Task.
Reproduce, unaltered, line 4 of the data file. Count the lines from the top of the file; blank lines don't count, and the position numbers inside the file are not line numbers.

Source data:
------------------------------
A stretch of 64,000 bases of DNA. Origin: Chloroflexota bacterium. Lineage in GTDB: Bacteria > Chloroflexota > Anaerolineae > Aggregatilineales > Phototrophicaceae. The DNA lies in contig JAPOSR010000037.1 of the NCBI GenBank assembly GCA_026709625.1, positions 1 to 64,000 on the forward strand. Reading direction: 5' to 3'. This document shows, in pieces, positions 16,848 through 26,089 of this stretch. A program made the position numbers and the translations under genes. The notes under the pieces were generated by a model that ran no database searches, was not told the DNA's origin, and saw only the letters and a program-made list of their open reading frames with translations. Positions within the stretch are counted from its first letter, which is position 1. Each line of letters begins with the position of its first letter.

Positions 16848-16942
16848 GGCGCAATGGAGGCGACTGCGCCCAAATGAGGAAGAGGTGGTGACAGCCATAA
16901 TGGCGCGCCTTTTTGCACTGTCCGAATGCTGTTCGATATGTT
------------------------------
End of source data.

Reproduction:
16901 TGGCGCGCCTTTTTGCACTGTCCGAATGCTGTTCGATATGTT